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Ohio EPA questions dearth of interviews
Some former Army workers have yet to be asked about waste-disposal practices at the old Marion depot.
Thursday, January 13, 2000
MARION, Ohio -- Nearly two years ago, a former Army employee showed federal investigators exactly where to find toxic waste buried on the River Valley middle- and high-school campus.
Bill Livingston drove to the school in March 1998 during the Army Corps of Engineers' dig to offer his recollections from when he worked at the Marion Engineering Depot in 1943 and in the late 1950s.
At Livingston's direction, investigators discovered a former military dump buried beneath 6 acres of school athletic fields. The area has since been fenced off because of the presence of high levels of cancer-causing chemicals.
Impressed by his accurate recollections, the corps asked to interview the 74- year-old Marion resident at length.
He's been waiting ever since.
"They took my name, phone number and address,'' Livingston said. "I'm disgusted. I know there are things they are passing up.''
The corps now wants to interview him Friday, but his interest in helping has been diminished by the lack of interest shown by the agency leading an investigation of contamination at the school site.
Despite highly publicized pleas for former military employees to come forward with information about military disposal practices in Marion, some say the Army Corps of Engineers is not willing to listen.
Another former Army employee, Harry Klein, remembers dumping materials in another location. He twice left messages on the corps' toll-free hot line.
"I gave them my phone number and address,'' said Klein of Marion. "They never called back.''
The Ohio Environmental Protection Agency now is questioning why interviews have not been conducted.
Last month, the EPA criticized the corps for not reviewing enough historical aerial photographs that could reveal other toxic hot spots on school grounds. The corps responded that it is conducting a thorough investigation.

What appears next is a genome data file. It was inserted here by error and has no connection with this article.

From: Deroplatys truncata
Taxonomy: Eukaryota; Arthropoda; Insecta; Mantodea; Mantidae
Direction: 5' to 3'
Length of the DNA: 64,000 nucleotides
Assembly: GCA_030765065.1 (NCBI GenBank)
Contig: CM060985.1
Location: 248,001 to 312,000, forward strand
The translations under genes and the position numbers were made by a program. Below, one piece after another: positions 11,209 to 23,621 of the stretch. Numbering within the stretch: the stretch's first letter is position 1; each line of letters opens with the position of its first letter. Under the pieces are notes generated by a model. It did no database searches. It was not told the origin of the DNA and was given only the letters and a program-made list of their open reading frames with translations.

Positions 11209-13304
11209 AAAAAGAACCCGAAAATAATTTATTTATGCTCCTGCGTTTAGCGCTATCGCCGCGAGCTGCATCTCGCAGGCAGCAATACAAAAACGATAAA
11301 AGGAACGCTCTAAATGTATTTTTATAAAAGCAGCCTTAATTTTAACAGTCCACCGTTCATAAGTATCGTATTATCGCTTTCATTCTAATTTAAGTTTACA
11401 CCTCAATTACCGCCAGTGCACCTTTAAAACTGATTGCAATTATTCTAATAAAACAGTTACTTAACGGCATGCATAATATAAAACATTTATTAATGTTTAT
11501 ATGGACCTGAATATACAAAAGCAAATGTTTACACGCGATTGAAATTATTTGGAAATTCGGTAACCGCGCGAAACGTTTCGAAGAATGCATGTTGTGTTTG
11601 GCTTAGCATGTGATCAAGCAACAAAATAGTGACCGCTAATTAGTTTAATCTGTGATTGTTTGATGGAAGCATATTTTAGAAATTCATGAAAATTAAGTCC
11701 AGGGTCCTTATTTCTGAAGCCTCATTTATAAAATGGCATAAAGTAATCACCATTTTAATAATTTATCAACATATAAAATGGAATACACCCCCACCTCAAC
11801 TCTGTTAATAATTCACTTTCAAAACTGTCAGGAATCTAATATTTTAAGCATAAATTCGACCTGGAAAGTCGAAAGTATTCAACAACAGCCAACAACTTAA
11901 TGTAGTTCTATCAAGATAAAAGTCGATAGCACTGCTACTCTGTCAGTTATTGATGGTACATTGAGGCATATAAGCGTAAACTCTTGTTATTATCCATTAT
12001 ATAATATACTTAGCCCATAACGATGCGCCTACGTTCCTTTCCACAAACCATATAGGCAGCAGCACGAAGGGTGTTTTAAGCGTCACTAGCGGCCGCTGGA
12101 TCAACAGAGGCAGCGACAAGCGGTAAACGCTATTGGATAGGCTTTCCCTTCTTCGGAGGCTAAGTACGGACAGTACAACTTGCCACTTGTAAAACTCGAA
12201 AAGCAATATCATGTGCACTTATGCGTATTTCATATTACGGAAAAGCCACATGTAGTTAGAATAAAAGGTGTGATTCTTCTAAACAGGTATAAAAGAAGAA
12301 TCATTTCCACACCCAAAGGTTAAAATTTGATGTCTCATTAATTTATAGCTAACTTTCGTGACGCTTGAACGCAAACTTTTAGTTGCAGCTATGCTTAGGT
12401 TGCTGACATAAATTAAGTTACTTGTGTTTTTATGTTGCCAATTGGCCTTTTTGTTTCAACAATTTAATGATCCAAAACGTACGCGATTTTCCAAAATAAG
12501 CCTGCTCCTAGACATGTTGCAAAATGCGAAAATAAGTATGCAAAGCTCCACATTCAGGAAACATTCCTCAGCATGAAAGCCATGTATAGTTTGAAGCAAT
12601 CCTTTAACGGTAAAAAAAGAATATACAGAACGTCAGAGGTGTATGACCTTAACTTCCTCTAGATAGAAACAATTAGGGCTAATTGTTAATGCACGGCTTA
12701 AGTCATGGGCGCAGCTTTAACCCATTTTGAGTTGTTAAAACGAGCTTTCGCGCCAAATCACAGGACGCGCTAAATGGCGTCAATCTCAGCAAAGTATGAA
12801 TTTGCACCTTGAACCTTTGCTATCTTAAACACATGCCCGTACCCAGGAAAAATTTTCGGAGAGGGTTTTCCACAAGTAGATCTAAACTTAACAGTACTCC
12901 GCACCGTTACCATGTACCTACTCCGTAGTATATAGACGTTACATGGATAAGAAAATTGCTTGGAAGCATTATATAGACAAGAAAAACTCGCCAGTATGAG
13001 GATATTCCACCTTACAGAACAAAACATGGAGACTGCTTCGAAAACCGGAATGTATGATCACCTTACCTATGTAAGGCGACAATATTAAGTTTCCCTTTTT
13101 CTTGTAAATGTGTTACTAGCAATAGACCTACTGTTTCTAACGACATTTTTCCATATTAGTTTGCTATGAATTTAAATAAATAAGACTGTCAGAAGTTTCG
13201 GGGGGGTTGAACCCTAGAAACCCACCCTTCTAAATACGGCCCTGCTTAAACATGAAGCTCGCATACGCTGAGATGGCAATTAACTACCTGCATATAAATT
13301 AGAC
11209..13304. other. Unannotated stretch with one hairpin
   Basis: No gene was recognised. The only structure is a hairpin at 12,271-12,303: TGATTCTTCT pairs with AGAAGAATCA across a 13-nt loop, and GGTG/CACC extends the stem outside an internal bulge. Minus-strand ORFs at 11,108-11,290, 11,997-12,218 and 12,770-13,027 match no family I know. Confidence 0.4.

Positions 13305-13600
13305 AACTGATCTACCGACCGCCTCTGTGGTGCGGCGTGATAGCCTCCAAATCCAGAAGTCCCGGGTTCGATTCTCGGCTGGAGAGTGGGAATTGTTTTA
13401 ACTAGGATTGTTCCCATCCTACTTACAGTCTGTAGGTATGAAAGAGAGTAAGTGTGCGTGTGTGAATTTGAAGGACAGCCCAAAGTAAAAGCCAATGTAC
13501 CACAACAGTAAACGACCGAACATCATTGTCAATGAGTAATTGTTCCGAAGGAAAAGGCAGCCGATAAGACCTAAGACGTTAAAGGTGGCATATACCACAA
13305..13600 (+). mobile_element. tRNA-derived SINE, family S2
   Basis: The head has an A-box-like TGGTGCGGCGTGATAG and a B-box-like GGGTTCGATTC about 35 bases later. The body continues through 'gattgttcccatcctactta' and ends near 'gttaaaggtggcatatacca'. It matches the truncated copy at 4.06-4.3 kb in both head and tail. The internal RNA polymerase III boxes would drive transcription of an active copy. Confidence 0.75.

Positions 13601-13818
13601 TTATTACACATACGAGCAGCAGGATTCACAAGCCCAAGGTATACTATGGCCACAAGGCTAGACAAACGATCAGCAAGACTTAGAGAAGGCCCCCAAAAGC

Photographs and the recollections of former employees are crucial because investigators are searching for waste dumped, buried or burned in the 1940s, '50s and '60s, said Jeff Steers, assistant chief of the EPA's Bowling Green office.
"We want it done thoroughly,'' he said. "When these issues come up, it does hurt the credibility of the investigation.''
The corps said it has and will continue to talk with former employees.
"We've done so much sampling, we felt like we were doing everything,'' said corps spokeswoman Barbara Kehoe. "But we're trying to follow up (on interviews) now.''
Interviews recorded by the corps include messages left on answering machines, discussions with a corps secretary and a summer intern, and second-hand information gleaned from an Ohio EPA report.
Ohio EPA officials thought the corps was sending experienced environmental investigators to interview former depot workers and other Marion residents, Steers said.
"Within the past year, there's been no detailed interviews,'' he said. "Our agency had an expectation that they would interview those who wanted to be interviewed.''
Kehoe, who works with the corps' environmental-investigation team, said she began two weeks ago scheduling phone interviews with former employees and making sure the 102 people on her list have been questioned.
She said she will be interviewing Livingston this week.
The schools were built on a portion of the former Marion Engineering Depot, a 640-acre military equipment restoration facility.
River Valley built its middle and high schools on 78 acres after the depot closed in the early 1960s.
State and federal officials launched an extensive environmental investigation in 1997 after high rates of leukemia were discovered among River Valley graduates.
The east end of the depot, where the campus is located, was used for disposal for 30 years. Livingston said he dumped construction debris and scrap material there every day.
So he knew the corps was digging in the wrong spot when he arrived at the school on March 29, 1998.
Livingston called investigators to the fence where he watched the excavation and directed them to move their bulldozers a few hundred feet.
After the bulldozer pulled out three feet of dirt from the location Livingston pinpointed, petroleum rose to the surface, bringing with it a powerful stench of gasoline and diesel fuel.
"I lost so many friends that worked out there,'' he said. "Six friends all died at an early age. And then I got to thinking, I have kids who went to that school.''
Livingston thinks he has other relevant information about another dump site on or near the middle school.
Steers was surprised Livingston had not been interviewed at length.
"If he's got something to offer, he needs to be interviewed.''
Copyright © 1999, The Columbus Dispatch